Second, far from picking winners and losers, Ex-Im loan guarantees simply ensure that the United States has a chance to have winners in the international market place. By leveling the playing field with foreign competitors whose governments are only too happy to provide credit – indeed, the Communist Chinese have a facility eleven times the size of the U.S. Export-Import Bank for precisely that purpose – the excellence of our products can be the determinant, not our rivals’ sweetheart financial arrangements.
Third, thanks to an existing congressional mandate to focus Ex-Im’s lending on small businesses, eighty-seven percent of the Bank’s transactions have gone to such enterprises – the ones that have been hit hardest by the credit crunch of the last four years. This fact should allay concerns about “crony capitalism” as the competition for such loans is fierce and merit-based.
Of particular concern to those of us in the national security community, moreover, is the fact that over half of the dollar amount of the Export-Import Bank’s loans support manufacturing. That is of tremendous importance with respect to the foreign sales of big-ticket U.S. items, like commercial aircraft. Such support translates into a cost-effective way to help preserve an aerospace industrial base at a time when it is reeling, and contracting, due to dangerously reduced defense budgets.
Alternatively, if the Ex-Im Bank is not reauthorized with a higher loan level, U.S. manufacturing will soon be damaged by attacks from two sides. For one, in a predatory global market, we would be eliminating a facility that constitutes a vital source of financing for the commercial industrial base for foreign sales. The commercial lending institutions either cannot or will not fill this void.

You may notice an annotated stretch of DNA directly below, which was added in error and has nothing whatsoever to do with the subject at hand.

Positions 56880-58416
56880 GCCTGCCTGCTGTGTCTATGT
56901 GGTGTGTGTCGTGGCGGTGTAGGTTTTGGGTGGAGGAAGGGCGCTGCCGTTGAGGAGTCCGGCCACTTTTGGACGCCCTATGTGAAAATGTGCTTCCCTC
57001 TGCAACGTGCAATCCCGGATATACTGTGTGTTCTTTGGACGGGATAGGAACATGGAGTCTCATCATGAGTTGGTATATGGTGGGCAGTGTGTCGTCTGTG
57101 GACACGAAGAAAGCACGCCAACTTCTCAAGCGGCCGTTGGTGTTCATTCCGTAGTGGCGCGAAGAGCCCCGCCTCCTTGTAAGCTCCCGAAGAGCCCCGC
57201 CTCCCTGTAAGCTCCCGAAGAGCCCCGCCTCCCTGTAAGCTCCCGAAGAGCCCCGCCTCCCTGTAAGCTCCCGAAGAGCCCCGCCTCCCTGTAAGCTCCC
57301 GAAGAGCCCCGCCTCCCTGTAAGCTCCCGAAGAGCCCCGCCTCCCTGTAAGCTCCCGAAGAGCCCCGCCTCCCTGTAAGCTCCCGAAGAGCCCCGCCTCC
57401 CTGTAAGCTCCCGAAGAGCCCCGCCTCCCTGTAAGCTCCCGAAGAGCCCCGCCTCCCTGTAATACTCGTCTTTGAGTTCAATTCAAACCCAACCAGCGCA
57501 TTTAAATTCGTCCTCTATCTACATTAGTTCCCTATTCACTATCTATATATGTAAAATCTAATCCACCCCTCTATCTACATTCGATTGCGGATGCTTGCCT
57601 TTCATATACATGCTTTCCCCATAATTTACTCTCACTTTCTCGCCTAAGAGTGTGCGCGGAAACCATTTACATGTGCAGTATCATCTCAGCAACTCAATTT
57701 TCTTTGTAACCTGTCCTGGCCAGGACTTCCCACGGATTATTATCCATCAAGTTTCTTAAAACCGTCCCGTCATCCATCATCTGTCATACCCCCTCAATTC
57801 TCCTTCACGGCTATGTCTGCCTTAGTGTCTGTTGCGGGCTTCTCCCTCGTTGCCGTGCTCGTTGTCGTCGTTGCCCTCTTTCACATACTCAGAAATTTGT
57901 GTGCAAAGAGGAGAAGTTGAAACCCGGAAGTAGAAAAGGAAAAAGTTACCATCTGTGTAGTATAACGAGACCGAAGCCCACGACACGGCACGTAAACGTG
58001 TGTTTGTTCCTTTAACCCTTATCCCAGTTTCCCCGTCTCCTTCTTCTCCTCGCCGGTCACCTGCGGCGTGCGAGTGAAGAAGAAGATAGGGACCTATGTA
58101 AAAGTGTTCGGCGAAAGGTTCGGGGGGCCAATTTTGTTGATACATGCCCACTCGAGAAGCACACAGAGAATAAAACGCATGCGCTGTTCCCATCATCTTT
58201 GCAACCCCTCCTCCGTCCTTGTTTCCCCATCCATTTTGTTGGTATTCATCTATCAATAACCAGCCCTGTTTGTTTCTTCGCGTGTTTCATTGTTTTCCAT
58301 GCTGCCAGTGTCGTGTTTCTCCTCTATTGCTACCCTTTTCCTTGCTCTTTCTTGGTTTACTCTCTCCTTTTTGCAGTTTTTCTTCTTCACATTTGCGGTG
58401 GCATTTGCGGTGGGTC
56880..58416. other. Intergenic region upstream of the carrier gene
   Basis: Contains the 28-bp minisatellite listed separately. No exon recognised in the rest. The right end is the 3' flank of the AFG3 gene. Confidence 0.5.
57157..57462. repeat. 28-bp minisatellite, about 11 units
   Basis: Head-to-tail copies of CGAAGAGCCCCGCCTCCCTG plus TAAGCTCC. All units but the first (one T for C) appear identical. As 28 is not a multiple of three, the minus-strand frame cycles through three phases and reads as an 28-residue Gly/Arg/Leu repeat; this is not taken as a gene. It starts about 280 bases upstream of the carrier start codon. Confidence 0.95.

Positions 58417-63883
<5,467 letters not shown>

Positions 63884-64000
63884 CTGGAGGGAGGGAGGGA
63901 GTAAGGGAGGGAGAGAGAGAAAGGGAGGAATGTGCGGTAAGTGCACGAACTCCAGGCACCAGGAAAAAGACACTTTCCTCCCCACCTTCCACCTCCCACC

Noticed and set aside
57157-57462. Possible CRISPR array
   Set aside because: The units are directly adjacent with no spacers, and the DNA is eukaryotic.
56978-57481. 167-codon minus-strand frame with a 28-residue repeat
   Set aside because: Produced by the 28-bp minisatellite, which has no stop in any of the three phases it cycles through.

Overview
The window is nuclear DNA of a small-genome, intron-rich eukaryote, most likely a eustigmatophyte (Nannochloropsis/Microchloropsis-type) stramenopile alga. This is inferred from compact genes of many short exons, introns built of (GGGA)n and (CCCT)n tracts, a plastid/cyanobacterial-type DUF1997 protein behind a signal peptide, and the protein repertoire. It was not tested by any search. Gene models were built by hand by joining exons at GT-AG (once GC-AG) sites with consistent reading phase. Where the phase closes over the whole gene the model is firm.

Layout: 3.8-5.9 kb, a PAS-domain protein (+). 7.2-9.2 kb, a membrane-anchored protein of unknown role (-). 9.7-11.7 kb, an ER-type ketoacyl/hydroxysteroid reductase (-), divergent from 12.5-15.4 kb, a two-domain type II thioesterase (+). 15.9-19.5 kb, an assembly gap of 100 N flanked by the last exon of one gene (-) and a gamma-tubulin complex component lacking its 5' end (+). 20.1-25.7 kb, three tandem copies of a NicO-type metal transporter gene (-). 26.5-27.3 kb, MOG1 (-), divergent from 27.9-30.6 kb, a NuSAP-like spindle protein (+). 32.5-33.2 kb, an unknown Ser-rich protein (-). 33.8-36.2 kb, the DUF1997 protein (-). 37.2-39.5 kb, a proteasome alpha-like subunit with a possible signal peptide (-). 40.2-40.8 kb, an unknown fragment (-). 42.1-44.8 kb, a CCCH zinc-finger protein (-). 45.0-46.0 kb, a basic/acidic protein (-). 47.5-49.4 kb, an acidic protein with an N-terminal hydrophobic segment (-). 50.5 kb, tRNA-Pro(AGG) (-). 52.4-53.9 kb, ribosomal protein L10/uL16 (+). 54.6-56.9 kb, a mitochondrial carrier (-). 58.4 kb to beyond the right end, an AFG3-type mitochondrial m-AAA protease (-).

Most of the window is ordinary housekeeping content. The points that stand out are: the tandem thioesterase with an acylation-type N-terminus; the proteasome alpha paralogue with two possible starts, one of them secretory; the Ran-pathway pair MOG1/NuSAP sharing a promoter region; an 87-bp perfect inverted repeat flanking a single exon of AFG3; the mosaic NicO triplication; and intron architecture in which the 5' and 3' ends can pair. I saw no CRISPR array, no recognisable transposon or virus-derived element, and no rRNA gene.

For another, thanks to the roughly twenty percent cuts in our national security-related spending that the Obama administration has now translated, with congressional acquiescence, into binding statutory direction, we risk devastating – possibly irrecoverably – the manufacturing base of our defense sector.
Matters will be made still worse for the international competitiveness of American corporations as they are now being burdened with the highest corporate tax rate in the world at 39.2%. All of this country's seven major trading partners – Canada, China, Mexico, Japan, the United Kingdom, France and Germany – have lower rates.
Making the case for the U.S. Export-Import Bank does not mean we should be indifferent to the need to improve its oversight. Notably, we should not be providing U.S. taxpayer financing to actual or prospective antagonists like China’s National Nuclear Power Corporation (which, in 1996, received $120 million in low-interest loans to purchase U.S. nuclear power technology). Also, it was not until 2009 that Ex-Im put in place a rule requiring borrowers to certify they have no operations in Iran's energy sector.
Growing exports to friendly nations through loans that are repaid is an eminently sensible public policy, one we should continue through a reauthorized Export-Import Bank with a larger line of credit. At the same time that a redoubled effort is needed to ensure that the Bank’s operations and loans are sound and well-managed, we need to resist the temptation – and Obama administration policy – that seeks to grow exports through encouraging the unlicensed export of militarily relevant (“dual-use”) technologies such as “toxins for vaccine research.” That will be the subject of a forthcoming column.
Frank Gaffney Jr. is the founder and president of the Center for Security Policy and author of War Footing: 10 Steps America Must Take to Prevail in the War for the Free World .
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